Traffic Calming – Why it’s good for everyone.

Screen Shot 2015-03-06 at 9.16.38 am

Norwood, Payneham and St Peter’s Adelaide’s east has voted to reduce the speed limit across its entire area to 40km/h. This is a good move for all road users. 

Norwood, Payneham & St Peters voted to introduce the 40km/h limit in a bid to improve safety for all road users. This is a good thing – and it’s not new to Adelaide. Unley introduced slower speeds on all its streets in 1999 and is now a glowing example of an active cyclable, walkable community.

This could be a game-changer. Here’s why.  It’s going to encourage people who are not riding a bike – (i.e the 60% of Australians who would like to ride but feel it’s not safe to do so.) Lower speed limits are the most cost effective and efficient way of improving safety on roads.

“This is not about the experienced riders who ride on the arterial network – this about people who don’t ride their bikes,” says Christian Haag, CEO of Bicycle SA.

“This is about getting kids riding to school. This is about getting more women riding. This is about getting more bums on bikes in South Australia,”

What can you do? 

Bike SA’s position is to encourage all members to write to Council who live in that area – and show them support. Anyone that commutes through these suburbs should also send their support to Council. You can find relevant contact information including Twitter and Facebook links here.

Further Reading

New 40km/h limit across Norwood, Payneham & St Peters council area gets nod, 15 years after Unley did the same – The Advertiser

Speed – Event tiny Changes save lives – InDaily

The Power of the 30km/h speed limit European Cyclists’ Federation

5 Comments. Leave new

Chris Brougham
March 6, 2015 5:46 am

Sorry I’m a motorist first and a casual cyclist second
A blanket 40kph anywhere is an impost that I can not support
In a time poor 2015 penalising every motorist on the chance that a few more might cycle doesn’t win any economic brownie points with me either
By all means build safer bike ways BUT leave the speed limits alone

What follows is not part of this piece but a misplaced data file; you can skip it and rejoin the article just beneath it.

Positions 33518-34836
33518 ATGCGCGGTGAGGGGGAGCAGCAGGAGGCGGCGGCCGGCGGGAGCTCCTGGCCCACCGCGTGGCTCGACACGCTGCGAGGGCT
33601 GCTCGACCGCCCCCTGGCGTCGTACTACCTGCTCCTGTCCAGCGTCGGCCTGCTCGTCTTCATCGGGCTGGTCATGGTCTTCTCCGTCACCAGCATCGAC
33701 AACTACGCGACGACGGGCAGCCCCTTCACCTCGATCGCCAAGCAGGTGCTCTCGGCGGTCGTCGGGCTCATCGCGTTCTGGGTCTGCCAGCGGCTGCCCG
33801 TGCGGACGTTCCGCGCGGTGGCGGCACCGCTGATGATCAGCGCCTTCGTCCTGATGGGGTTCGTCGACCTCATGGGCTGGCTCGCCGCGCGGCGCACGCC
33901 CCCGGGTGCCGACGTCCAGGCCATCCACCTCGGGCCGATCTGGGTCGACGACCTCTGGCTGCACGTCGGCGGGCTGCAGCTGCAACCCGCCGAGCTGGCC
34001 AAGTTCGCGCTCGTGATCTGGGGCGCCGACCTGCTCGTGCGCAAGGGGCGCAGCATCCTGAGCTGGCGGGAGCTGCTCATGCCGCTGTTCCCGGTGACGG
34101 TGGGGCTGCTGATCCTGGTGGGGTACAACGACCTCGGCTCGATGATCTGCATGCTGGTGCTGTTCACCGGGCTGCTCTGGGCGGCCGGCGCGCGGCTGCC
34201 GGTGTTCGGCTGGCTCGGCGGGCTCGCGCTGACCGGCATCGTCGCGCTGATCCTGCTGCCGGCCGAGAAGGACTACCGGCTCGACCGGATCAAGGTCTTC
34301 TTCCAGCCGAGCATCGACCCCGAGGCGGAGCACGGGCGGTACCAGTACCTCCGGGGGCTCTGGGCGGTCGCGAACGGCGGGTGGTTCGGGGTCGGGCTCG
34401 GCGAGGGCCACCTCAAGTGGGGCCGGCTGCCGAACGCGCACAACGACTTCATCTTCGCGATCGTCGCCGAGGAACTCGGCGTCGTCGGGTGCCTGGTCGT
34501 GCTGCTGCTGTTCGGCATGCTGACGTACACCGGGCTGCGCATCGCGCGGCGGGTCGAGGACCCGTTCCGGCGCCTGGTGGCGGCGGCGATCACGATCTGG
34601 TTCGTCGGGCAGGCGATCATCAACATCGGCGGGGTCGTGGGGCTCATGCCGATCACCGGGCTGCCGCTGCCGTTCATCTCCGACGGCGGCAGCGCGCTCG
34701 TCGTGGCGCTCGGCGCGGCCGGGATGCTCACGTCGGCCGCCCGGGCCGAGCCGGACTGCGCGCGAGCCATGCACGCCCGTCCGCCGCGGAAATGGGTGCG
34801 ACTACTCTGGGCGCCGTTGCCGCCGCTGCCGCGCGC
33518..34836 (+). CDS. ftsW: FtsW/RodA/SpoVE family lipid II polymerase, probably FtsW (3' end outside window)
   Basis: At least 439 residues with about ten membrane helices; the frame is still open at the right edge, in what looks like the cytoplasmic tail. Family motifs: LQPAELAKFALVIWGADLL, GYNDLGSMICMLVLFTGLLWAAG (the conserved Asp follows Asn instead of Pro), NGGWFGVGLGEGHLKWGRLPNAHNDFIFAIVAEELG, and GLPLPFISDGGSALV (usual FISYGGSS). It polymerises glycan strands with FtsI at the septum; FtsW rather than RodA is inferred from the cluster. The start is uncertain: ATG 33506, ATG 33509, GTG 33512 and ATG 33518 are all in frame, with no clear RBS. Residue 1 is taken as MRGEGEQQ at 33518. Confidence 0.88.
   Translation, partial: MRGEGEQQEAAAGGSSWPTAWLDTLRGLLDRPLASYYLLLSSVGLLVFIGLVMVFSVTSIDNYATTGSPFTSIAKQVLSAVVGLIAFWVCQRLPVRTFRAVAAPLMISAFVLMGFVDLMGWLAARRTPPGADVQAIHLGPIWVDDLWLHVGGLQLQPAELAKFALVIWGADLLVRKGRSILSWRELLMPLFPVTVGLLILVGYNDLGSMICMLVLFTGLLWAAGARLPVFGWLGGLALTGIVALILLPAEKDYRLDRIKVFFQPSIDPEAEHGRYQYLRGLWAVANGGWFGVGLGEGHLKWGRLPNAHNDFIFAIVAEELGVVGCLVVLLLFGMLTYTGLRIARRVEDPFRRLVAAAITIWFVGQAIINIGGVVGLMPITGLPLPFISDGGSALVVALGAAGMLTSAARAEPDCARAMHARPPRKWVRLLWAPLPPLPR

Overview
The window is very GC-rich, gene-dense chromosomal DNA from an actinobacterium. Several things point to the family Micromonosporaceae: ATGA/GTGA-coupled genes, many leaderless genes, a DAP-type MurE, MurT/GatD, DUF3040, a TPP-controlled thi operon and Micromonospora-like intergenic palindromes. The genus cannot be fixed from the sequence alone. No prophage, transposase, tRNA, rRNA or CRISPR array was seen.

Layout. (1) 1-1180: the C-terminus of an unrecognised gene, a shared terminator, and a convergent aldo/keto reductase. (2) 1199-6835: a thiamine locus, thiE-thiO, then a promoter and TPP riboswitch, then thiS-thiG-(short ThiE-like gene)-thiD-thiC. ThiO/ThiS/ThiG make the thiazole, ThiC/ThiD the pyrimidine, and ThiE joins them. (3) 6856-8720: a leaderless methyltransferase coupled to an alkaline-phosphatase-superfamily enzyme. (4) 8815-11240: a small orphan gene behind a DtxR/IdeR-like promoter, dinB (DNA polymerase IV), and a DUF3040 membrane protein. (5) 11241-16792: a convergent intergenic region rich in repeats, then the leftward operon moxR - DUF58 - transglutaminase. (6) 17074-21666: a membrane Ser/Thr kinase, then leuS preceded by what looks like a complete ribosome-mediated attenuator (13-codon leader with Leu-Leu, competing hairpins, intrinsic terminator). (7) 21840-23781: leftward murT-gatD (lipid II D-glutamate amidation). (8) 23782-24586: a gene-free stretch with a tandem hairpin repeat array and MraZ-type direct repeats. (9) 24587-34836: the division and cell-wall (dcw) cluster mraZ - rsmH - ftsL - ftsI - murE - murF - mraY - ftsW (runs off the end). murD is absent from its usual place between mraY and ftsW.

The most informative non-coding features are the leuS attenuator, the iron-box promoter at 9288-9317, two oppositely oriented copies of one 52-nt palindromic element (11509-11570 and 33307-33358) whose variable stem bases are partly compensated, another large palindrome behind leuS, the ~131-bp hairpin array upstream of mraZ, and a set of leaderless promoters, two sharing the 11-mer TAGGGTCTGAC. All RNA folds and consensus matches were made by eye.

Anthony Tragarz
March 7, 2015 7:19 am

I live in Unley and it is more enjoyable to cycle here than in other suburbs with higher speed limits.

Susan Jones
March 8, 2015 5:13 am

I have found that 40kmh areas are more dangerous for cycling than higher speed areas because, unfortunately, drivers are watching the road less because (a) it’s slow enough for drivers to think it’s safer multi-tasking (e.g. using mobile phone) (b) drivers need to watch their speed dials more and (c) councils are encouraging looking at businesses while driving past (reasons for slow speeds on main roads is to increase business visibility).

Please put the focus back onto watching the road rather than speed limits. Also frustrating drivers does not make for happy co-existence with cyclists.

Rachael Kirkbride
March 10, 2015 2:51 am

Great news about the speed limit. Cant wait for it come to Golden Grove and Wynn Vale area

marshall johnson
May 14, 2015 2:21 pm

That’s nothing. Here is Saint-Lambert, QC, the limit on the main streets remains 50 km while on most streets it is 30 km. In the village centre the limit is also 30 km so you have ample time to see the stores and commercial establishments. The village intersections are raised to the height of the sidewalk and have colourful pavement which further reminds drivers to slow down. This makes for a very pedestrian friendly town.


Leave a Reply

Your email address will not be published. Required fields are marked *

This site uses Akismet to reduce spam. Learn how your comment data is processed.